It is generally assumed that the weak crossover (WCO) effect arises when an operator fails to bind a pronoun that stands in a particular syntactic configuration with the given operator. In this article, I introduce a new kind of crossover effect in which the binding dependencies of two different operators work in tandem to yield the given effect. The new effect is radically different from the traditional crossover cases, which involve the binding dependency of just one operator. I show that theories that define the WCO principle as a condition regulating the binding of pronouns cannot account for the new effect. I also show that to account for all the varieties of crossover effects, the WCO principle must be defined as a condition regulating the semantic relation of dependence and must make use of the notion of Spell-Out domain discussed by Chomsky ( 2001 , 2004 ).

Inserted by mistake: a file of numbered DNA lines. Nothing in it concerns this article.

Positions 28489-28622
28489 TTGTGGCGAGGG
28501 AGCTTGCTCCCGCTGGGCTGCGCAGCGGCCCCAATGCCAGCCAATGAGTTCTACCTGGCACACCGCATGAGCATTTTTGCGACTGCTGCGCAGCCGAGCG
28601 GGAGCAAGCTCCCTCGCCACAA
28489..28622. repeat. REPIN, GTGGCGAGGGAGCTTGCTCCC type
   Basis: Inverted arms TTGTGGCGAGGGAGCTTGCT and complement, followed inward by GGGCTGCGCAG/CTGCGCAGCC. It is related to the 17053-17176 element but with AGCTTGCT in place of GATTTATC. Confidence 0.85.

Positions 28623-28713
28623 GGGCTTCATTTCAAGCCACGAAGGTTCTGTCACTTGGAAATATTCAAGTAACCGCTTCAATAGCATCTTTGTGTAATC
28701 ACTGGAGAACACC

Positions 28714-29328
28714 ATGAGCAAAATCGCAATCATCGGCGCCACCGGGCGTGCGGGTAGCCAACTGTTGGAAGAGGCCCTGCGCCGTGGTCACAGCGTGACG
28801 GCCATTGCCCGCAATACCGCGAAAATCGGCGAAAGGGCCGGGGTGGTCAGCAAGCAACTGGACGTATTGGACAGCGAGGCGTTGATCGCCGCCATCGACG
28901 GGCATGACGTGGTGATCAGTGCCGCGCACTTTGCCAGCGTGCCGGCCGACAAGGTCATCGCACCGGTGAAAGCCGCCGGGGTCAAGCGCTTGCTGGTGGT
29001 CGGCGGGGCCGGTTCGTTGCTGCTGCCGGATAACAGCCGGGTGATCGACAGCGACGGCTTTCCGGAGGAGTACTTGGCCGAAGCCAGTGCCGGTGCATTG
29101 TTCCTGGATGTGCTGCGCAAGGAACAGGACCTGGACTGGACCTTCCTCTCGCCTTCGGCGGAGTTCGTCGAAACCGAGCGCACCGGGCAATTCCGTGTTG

This article discusses how the remnant wh -phrase in a sluicing structure ends up in the position where it is pronounced. Finding a parallel between universally quantified interrogatives and sluices with universal quantifiers, with respect to the distribution of pair-list readings, the article shows that quantified interrogatives involving weak islands can have pair-list interpretations that require reconstruction of the wh -phrase to positions that can only be created by successive-cyclic movement, and that the same is true for structurally similar sluices. The article therefore concludes that the remnant wh -phrase in sluicing gets to its surface position via regular successive-cyclic movement.